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John Baldwin

Male 1675 - 1757


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  • Name  John Baldwin 
    Born  1675  York, England Find all individuals with events at this location 
    Gender  Male 
    Died  19 Jan 1757  New Garden MM, Guilford, North Carolina Find all individuals with events at this location 
    Person ID  I3928  My Genealogy
    Last Modified  14 Dec 2010 

    Family 1  Ann Scott,   b. 25 Aug 1688, Lancaster, Lancastershire, England Find all individuals with events at this location,   d. 9 Nov 1741, Falls MM, Bucks, Pennsylvania Find all individuals with events at this location 
    Married  8 Dec 1707  Falls MM, Bucks, Pennsylvania Find all individuals with events at this location 
    • From records of the Falls Monthly Meeting, on Family History Library film number 20459

      Whereas John Boldwin of the Township [of] Makefield in the County of bucks and Province of Pensilvania weaver & ann Sco of the tow county and Province aforesaid Spinster having intentions of marriage With each other before several Monthly <[M]eetings> of the People of god Called Quakers in the County of Bucks aforesaid according to the Good order used among them Whose Proseedings there in after a deliberate considera and having concent of Ralations and par Concerned nothing appearing to obstruct was approved of by the Said meetings Now these are to Certifie all whom it concern that afore the full accomplishment of there said intentions this eighth day of the twelfth month in the Year of our Lord one Thousan[d] Seven hundred and Seven the said John Boldwin & ann Scott appeared in a Publick Meeting of the aforesaid People at there usual Meetting house in the falls Township and County aforesaid and the Said John Boldwin taking the said Ann Scott by the hand did in a Solemn Manner openly declare that he took her to be his Wife promising to be unto her a true and Loving husband untill death Should Seperate them and then and their in the said assembly She the Said did in Like manner openly Declare that Shee took the Said John Boldwin to be her husband P[r]omising to be unto him a faithfull Wife untill death Should Saperate them (and Moreover the said John Boldwin an[d] Ann Scott (She according to the Custom of marriage assuming the name of her husband as further Confirmation theirof) did then and there to to these Presents Sett there hands) [1] & we whose names are hereunder Subscribed being amongst others at the Solemnization of the Said marriage & Sub have allso Like these p[re]sants sett our hands the day and year above written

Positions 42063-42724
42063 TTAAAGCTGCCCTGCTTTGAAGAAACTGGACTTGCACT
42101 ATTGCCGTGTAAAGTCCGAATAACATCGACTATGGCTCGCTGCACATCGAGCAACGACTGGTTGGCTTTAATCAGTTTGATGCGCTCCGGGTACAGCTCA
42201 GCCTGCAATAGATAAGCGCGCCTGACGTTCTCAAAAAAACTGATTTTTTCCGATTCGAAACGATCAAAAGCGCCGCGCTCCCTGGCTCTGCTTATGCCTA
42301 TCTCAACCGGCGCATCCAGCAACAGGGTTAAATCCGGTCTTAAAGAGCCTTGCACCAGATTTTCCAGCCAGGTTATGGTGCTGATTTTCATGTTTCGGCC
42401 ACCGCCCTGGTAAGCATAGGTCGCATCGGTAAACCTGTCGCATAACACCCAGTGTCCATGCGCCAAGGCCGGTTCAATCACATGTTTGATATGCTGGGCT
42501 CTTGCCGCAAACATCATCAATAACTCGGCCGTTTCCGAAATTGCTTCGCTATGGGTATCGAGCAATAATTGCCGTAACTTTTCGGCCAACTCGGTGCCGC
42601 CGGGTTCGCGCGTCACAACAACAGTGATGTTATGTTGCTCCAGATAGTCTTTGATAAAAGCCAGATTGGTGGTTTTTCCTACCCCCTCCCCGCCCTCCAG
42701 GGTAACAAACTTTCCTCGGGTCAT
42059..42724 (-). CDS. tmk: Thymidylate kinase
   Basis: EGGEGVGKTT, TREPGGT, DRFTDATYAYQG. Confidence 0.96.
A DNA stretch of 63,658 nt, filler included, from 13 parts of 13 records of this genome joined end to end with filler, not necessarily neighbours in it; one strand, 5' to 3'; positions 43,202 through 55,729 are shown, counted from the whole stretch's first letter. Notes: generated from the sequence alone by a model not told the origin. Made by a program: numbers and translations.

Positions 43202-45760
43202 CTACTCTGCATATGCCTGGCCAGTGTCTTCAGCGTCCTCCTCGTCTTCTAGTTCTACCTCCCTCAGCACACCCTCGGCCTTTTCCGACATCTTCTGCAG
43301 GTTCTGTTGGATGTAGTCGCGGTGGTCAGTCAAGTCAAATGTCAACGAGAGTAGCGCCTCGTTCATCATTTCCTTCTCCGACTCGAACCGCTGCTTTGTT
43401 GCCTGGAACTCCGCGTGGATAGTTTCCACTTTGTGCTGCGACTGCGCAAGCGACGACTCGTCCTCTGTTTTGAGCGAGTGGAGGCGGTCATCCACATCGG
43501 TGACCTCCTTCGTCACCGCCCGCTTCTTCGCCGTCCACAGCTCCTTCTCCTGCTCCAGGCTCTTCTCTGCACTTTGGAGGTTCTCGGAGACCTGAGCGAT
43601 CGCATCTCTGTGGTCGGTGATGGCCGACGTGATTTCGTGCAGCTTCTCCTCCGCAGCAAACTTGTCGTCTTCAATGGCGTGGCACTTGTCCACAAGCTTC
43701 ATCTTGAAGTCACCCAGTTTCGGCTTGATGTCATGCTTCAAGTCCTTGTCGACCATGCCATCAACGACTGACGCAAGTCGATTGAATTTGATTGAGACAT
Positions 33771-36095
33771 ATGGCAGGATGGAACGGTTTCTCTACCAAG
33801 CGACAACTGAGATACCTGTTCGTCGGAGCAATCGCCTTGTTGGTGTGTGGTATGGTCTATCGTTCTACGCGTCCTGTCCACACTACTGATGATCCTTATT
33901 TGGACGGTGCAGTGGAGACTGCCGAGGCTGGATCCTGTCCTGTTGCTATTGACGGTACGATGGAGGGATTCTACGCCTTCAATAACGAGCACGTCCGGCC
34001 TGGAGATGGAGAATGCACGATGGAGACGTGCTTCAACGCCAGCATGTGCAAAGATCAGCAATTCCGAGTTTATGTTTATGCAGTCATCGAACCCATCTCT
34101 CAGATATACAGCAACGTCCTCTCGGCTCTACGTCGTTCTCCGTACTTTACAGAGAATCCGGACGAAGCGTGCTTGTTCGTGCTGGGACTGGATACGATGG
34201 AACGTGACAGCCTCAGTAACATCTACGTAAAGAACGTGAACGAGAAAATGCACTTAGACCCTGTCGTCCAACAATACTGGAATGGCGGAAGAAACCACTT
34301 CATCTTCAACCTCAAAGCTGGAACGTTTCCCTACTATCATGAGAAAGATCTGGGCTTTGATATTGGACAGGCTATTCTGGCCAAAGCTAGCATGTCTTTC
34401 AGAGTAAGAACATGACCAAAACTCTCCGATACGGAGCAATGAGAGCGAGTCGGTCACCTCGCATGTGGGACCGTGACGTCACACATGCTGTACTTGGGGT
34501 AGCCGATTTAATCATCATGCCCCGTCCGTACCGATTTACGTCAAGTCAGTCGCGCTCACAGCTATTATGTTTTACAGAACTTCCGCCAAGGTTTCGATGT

John Boldwin, Ann Boldwin
    Children 
     1. Rebecca Baldwin
     2. Joseph Baldwin
     3. Rachel Baldwin
     4. John Baldwin,   b. 7 May 1716, Falls MM, Bucks, Pennsylvania Find all individuals with events at this location,   d. 1762
     5. William Baldwin,   b. 20 Apr 1720, Falls MM, Bucks, Pennsylvania Find all individuals with events at this location,   d. 9 Aug 1802, Guilford, North Carolina, USA Find all individuals with events at this location
     6. Sarah Baldwin,   b. 1734,   d. 1780
    Last Modified  14 Dec 2010 
    Family ID  F1212  Group Sheet

    Family 2  Jennet Hartley,   b. 30 Jan 1668,   d. Yes, date unknown 
    Married  13 Sep 1698 
    Last Modified  2 Jul 2006 
    Family ID  F4854  Group Sheet

  • Event Map
    Link to Google MapsMarried - 8 Dec 1707 - Falls MM, Bucks, Pennsylvania Link to Google Earth
    Link to Google MapsDied - 19 Jan 1757 - New Garden MM, Guilford, North Carolina Link to Google Earth
     = Link to Google Maps 
     = Link to Google Earth 

  • Notes 
    • compiled by Stewart Baldwin

      The large wave of Quaker immigrants which moved from England to Pennsylvania in the late seventeenth and early eighteenth centuries included two brothers, John Baldwin and William Baldwin, both of whom settled in Bucks county, Pennsylvania, moving there from the Pendle Forest, in Lancashire. During the same period, other Quaker immigrants named Baldwin, probably unrelated, came from other parts of England, with the result that some accounts of the genealogy of John and William Baldwin are confused or incorrect. Although direct proof of the parentage of the two brothers is still not available, their father can be identified with near certainty as John Baldwin of Wheatley in Pendle Forest, an English Quaker who died in 1719. These web pages will set out, with documentation, what is known of the two immigrant brothers and their relatives in England.